The Ricardian Model - International Trade

In: Social Issues

Submitted By WarwickEcon
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The Ricardian model provides an introduction to international trade theory. This most basic model of trade involves two countries, two goods, and one factor of production, labor. Differences in relative labor productivity across countries give rise to international trade. This Ricardian model, simple as it is, generates important insights concerning comparative advantage and the gains from trade. These insights are necessary foundations for the more complex models presented in later chapters.
The text exposition begins with the examination of the production possibility frontier and the relative prices of goods for one country. The production possibility frontier is linear because of the assumption of constant returns to scale for labor, the sole factor of production. The opportunity cost of one good in terms of the other equals the price ratio since prices equal costs, costs equal unit labor requirements times wages, and wages are equal in each industry.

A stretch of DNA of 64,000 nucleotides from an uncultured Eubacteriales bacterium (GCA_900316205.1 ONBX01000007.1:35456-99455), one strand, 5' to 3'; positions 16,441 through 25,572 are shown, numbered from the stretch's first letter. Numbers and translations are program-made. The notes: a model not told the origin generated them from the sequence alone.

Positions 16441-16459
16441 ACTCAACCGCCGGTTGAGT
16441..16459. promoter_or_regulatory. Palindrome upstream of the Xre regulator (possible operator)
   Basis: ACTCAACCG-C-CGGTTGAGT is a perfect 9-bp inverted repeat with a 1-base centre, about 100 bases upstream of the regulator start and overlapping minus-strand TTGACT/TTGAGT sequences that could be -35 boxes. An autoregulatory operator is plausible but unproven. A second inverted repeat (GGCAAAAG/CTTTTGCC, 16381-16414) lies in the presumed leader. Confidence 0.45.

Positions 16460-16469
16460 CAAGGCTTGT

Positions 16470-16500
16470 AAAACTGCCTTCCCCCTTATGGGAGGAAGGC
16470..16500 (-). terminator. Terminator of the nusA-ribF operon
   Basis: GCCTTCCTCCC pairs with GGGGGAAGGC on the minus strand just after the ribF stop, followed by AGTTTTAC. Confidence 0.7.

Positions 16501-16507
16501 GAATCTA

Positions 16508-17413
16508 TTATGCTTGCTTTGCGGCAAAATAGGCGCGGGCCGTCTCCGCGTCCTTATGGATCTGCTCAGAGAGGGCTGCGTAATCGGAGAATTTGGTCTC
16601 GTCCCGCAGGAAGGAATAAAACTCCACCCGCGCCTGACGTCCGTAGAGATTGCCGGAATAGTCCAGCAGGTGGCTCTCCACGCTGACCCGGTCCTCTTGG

After defining these concepts for a single country, a second country is introduced which has different relative unit labor requirements. General equilibrium relative supply and demand curves are developed. This analysis demonstrates that at least one country will specialize in production. The gains from trade are then demonstrated with a graph and a numerical example. The intuition of indirect production, that is "producing" a good by producing the good for which a country enjoys a comparative advantage and then trading for the other good, is an appealing concept to emphasize when presenting the gains from trade argument. Students are able to apply the Ricardian theory of comparative advantage to analyze three misconceptions about the advantages of free trade. Each of the three "myths" represents a common argument against free trade and the flaws of each can be demonstrated in the context of examples already…...

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